November 14, 2019
I have been amply rewarded.
One recent morning I eagerly helped a church member move some boxes into the church. As I did so, I asked in a good-natured way if such willing labor might be rewarded with coffee or some other morning refreshment. Without missing a beat, and perhaps in an attempt to discourage a coffee break while there was work to be done, he said, “your reward will be in heaven.” I heard this prophetic voice with conviction and kept my hand to the plow. Once all the boxes were stacked inside, my labor for the moment done, I said my warm goodbye and left my friend.
The simple act of saying hello is one of my favorite things to do here at St. Paul’s. I really do rejoice to greet the people of this church each Sunday morning at the front door, and I stand outside only because my eagerness to welcome you can’t be contained by wooden doors. If I missed seeing you before worship on Sunday, November 10, I am especially sorry that I didn’t get a chance to say hello. Because that Sunday I started the sad process of saying goodbye.
As I shared with the congregation that day, I will soon be leaving St. Paul’s. Sometime between now and the end of December I will become the pastor of Glenn Dale UMC. At that moment I will no longer be one of the pastors at St. Paul’s.
I have been privileged to serve this church for 12-1/2 years. That’s a good, long run in Methodist world. There have been 34 senior pastors who have served St. Paul’s during the 130+ years of its history. Of that large number, only one has served here longer than I have. Someone told me that the real news is not that I’m leaving; the remarkable news is that I’ve been able to stay for so long.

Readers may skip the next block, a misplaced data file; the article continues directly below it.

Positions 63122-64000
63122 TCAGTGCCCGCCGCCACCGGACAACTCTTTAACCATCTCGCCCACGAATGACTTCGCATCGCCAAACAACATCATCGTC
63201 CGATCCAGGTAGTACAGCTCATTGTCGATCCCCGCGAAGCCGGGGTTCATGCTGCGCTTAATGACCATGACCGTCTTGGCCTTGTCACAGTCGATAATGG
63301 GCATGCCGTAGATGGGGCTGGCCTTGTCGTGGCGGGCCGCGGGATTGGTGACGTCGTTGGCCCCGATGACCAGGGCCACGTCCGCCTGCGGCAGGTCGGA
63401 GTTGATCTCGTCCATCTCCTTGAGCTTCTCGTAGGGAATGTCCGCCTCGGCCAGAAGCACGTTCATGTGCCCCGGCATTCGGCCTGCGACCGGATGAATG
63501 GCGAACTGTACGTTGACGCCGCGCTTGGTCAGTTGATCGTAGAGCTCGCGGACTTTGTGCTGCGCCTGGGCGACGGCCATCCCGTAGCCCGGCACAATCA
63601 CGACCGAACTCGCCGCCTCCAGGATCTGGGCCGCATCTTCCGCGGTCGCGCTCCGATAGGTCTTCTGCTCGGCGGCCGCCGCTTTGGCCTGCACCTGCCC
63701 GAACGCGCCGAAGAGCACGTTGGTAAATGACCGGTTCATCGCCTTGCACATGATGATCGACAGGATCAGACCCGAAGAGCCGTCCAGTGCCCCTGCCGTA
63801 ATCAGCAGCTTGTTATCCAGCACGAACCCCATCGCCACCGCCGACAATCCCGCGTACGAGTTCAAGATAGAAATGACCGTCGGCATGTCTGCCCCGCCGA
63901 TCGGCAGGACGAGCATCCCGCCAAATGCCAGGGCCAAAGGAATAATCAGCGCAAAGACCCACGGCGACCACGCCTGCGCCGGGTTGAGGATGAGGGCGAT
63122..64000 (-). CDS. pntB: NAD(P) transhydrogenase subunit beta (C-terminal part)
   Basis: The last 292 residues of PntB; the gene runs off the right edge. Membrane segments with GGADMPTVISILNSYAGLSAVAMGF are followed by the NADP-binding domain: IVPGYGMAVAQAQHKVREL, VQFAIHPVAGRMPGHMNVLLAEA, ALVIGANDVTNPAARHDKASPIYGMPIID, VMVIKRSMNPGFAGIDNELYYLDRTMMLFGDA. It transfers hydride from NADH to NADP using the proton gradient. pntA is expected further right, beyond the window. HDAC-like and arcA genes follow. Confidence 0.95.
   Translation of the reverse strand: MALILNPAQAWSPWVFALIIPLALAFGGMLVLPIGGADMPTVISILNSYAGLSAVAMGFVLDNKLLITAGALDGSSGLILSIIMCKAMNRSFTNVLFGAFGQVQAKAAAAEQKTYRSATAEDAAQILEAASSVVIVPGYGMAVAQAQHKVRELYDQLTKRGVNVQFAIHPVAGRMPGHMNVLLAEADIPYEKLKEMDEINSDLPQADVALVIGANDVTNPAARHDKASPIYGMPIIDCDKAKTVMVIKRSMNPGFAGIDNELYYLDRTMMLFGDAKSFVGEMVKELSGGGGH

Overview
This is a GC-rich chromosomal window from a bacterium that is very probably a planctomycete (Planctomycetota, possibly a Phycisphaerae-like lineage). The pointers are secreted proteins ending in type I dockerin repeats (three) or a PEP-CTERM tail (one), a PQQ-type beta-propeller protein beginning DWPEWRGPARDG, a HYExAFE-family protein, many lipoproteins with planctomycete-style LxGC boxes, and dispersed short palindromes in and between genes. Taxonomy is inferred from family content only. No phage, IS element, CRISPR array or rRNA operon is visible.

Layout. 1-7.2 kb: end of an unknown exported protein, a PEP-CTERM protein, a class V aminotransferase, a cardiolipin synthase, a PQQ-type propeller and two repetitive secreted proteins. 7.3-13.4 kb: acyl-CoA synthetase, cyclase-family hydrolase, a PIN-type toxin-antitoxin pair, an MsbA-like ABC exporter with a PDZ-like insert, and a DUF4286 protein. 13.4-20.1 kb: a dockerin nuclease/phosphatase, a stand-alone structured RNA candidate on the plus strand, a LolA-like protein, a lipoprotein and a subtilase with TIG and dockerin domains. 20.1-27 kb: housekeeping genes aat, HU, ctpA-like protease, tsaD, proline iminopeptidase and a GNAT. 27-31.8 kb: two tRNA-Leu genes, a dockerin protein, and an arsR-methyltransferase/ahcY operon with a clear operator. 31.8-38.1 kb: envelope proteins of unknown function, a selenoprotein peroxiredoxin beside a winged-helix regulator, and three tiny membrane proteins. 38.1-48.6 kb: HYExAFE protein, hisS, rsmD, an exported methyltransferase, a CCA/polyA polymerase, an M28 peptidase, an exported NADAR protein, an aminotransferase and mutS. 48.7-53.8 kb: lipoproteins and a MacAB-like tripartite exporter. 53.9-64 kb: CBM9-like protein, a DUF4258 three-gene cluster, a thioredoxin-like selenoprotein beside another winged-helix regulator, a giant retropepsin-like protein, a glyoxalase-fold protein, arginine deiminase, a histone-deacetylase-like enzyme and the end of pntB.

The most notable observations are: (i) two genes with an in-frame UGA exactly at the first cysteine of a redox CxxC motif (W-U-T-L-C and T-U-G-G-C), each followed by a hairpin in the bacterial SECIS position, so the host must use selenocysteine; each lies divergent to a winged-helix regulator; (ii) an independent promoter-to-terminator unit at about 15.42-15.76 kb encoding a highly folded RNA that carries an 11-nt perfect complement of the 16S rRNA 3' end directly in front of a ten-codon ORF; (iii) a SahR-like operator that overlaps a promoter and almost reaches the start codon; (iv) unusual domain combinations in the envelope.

God did great things through us during those many years we stayed together. The church grew in size and in its missional outreach, further cementing its treasured place in the community. Through births and baptisms, confirmations, marriages and funerals, moments of joy and times of pain, my passion to grow churches and make disciples beautifully aligned with the needs of St. Paul’s in this extended season of ministry.
But, we now find ourselves in a new season. Over the past several months the Church Council and other gifted leaders of this church have done careful and prayerful work to prepare St. Paul’s to make an informed decision about whether or not to formally begin the process of becoming part of the Reconciling Ministries Network. Our vote to do so in October launches us into a new season of possibility as we discern who God is calling this church to be.
There is important work to be done in the season ahead, work that will likewise require careful and prayerful preparation. This holy task will become a major focus of our congregation. It will also require gifted leadership as St. Paul’s walks this new trail, leaders who are passionate about guiding the faithful into seeing new ways of being a welcoming church.
With great sadness, I confess that my gifts for leadership and my passions for ministry do not align with the new needs of this church I love. Rather than get in the way of the path the congregation needs to take, I understood that I needed to step aside. Some time ago I asked our district superintendent and our bishop to consider moving me to another church. I did this so that the right leader for this new season could be sent here. They wanted me to stay, but understood when I said I couldn’t be helpful to St. Paul’s in this effort. Bishop Easterling appointed me to Glenn Dale when their beloved pastor died in October. The people of that church, like a number of people at St. Paul’s, and like me, find this to be a season of sorrow.
The Holy Spirit, the Great Comforter, has a way of using time to bind up our wounds. As I move through the precious time remaining to us together, I will do what I have always loved to do. I will greet you at the front door on Sunday morning, smile when I welcome you, and pray for you when we are parted. I will also be mightily in prayer for the new pastor who will come to serve you after I am gone.
Until then, there is work to be done. As I have done for the past 12-1/2 years around here, I will eagerly help where I can. I’m happy to patiently wait to see what reward is laid up for me in heaven.
Until that glorious day, however, I am already blessed beyond deserving with the great reward of being a part of St. Paul’s for this long and fruitful season.